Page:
Examining individual social status using the MacArthur Scale of Subjective Social Status: Findings from the Born in Bradford study

Publication authors

Rachael H. Moss, Brian Kelly, Philippa K. Bird, Kate E. Pickett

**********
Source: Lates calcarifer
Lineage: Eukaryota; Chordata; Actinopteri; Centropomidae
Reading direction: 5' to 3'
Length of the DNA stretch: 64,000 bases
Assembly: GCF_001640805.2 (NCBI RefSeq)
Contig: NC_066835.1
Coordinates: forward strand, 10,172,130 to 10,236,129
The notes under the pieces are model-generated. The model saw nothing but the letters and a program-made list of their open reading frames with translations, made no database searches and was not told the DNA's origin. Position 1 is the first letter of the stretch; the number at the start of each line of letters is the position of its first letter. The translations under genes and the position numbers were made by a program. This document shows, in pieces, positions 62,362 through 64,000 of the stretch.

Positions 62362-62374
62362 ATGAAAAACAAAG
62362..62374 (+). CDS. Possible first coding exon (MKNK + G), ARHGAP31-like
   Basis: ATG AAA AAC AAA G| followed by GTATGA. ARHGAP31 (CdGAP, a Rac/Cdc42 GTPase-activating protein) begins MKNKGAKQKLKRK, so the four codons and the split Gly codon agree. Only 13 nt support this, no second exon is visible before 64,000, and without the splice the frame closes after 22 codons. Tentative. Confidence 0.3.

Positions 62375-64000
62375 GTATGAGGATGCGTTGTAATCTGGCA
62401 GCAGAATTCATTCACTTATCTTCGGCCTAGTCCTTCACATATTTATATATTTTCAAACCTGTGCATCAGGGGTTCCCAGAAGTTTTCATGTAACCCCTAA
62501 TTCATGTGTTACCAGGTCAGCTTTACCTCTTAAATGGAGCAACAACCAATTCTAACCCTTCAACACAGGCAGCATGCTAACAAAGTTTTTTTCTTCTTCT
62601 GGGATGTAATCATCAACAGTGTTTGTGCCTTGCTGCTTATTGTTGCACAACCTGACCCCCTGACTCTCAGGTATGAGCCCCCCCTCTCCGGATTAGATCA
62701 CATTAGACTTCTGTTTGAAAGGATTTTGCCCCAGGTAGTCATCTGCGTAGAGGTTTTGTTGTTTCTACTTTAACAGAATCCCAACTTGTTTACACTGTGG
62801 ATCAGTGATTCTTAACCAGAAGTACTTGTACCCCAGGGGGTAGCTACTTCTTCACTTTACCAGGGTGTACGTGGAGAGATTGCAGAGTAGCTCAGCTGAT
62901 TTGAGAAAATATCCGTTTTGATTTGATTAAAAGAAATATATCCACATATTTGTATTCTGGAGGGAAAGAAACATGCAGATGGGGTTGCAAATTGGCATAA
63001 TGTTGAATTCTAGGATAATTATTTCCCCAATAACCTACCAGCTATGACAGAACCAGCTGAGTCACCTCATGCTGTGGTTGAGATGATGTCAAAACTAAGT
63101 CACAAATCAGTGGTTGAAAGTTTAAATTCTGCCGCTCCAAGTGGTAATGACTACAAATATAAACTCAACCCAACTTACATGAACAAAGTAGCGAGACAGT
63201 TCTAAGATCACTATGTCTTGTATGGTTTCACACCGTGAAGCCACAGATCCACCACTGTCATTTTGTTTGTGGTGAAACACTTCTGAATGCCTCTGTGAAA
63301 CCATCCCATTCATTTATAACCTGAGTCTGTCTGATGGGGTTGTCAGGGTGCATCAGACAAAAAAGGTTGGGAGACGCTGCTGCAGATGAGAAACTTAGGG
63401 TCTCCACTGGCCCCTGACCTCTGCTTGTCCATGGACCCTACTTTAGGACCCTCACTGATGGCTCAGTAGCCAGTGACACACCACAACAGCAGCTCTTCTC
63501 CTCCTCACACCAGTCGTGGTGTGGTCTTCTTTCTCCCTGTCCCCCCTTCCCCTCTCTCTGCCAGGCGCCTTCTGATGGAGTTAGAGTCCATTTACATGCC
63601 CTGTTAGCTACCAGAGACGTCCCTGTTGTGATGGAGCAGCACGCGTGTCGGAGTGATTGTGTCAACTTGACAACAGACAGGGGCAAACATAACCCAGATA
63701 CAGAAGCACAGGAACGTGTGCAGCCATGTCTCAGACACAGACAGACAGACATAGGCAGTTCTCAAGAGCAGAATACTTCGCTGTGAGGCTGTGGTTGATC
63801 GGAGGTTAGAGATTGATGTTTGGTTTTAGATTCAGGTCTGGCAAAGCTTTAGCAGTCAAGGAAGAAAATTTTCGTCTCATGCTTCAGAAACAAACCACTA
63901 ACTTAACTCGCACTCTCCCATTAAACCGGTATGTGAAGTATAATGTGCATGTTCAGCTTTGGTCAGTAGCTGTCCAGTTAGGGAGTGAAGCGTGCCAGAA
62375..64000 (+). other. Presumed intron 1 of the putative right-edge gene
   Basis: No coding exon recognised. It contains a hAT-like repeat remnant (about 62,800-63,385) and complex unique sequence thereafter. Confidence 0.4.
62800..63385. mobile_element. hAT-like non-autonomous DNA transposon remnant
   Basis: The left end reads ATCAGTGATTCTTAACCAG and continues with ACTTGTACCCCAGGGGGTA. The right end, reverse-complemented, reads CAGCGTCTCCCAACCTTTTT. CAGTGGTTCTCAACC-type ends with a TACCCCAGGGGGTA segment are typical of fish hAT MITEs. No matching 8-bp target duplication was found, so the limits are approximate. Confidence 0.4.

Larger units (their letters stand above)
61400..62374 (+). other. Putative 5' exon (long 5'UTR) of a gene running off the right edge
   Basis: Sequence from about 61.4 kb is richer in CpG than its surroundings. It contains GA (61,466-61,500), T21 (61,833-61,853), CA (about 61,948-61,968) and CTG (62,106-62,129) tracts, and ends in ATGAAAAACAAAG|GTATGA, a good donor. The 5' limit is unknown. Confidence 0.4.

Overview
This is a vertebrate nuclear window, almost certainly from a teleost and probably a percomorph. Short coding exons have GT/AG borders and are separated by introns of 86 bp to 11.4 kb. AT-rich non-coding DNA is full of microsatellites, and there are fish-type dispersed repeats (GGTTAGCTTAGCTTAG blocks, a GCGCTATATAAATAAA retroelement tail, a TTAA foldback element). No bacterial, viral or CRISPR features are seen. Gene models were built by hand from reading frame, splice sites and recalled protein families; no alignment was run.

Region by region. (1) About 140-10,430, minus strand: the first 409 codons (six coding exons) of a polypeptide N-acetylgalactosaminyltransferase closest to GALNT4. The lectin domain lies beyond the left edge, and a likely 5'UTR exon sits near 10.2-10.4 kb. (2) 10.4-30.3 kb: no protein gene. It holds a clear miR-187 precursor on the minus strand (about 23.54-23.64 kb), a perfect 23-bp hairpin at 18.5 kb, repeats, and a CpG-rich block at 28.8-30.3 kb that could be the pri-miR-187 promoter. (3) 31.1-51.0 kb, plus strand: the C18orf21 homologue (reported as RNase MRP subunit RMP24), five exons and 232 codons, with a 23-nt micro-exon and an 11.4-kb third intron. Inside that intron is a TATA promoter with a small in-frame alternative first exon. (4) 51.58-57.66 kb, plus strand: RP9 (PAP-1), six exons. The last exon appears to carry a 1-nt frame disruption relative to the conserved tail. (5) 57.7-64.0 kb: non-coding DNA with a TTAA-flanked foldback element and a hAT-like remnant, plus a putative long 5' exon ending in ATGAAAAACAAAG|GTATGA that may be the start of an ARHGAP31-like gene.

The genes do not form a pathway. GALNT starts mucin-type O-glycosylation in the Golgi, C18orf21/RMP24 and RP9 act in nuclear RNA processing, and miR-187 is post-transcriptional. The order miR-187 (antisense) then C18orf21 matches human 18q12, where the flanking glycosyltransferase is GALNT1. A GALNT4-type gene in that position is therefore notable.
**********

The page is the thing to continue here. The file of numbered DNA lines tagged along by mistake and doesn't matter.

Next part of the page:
Subjective social status is how a person perceives their social class relative to other people and has frequently been associated with people’s health and well-being. A frequently used measure of subjective social status is the MacArthur Scale of Subjective Social Status that depicts social status as a 10 rung ladder, asking individuals to rank themselves on this ladder relative to other people, either in their local neighbourhood or wider society. The Born in Bradford’s Better Start birth cohort study aims to understand the lives, relationships, wellbeing, and social and economic circumstances of pregnant women and their children in three inner city areas of Bradford, UK. Pregnant mothers were asked to report their subjective social status, using the MacArthur subjective social status scales, comparing themselves to other people in their local neighbourhood and in England as a whole. This paper explores the characteristics of the women who gave responses, examines associations between the MacArthur subjective social status measures and other subjective and objective measures and looks specifically at the characteristics of women who reported either very low or very high subjective social status. On average, women reported that they had a higher social status compared to others within their local neighbourhood (mean ladder rung = 6) and, although participants were from areas of Bradford with very high levels of deprivation, 23% placed themselves on the top three rungs, 8–10. Respondents reported that they had an average social status when comparing themselves to people in all of England (mean ladder rung = 5) and 13% placed themselves on the top rungs 8–10. These findings raise important questions about the interpretation of the MacArthur scale of subjective social status.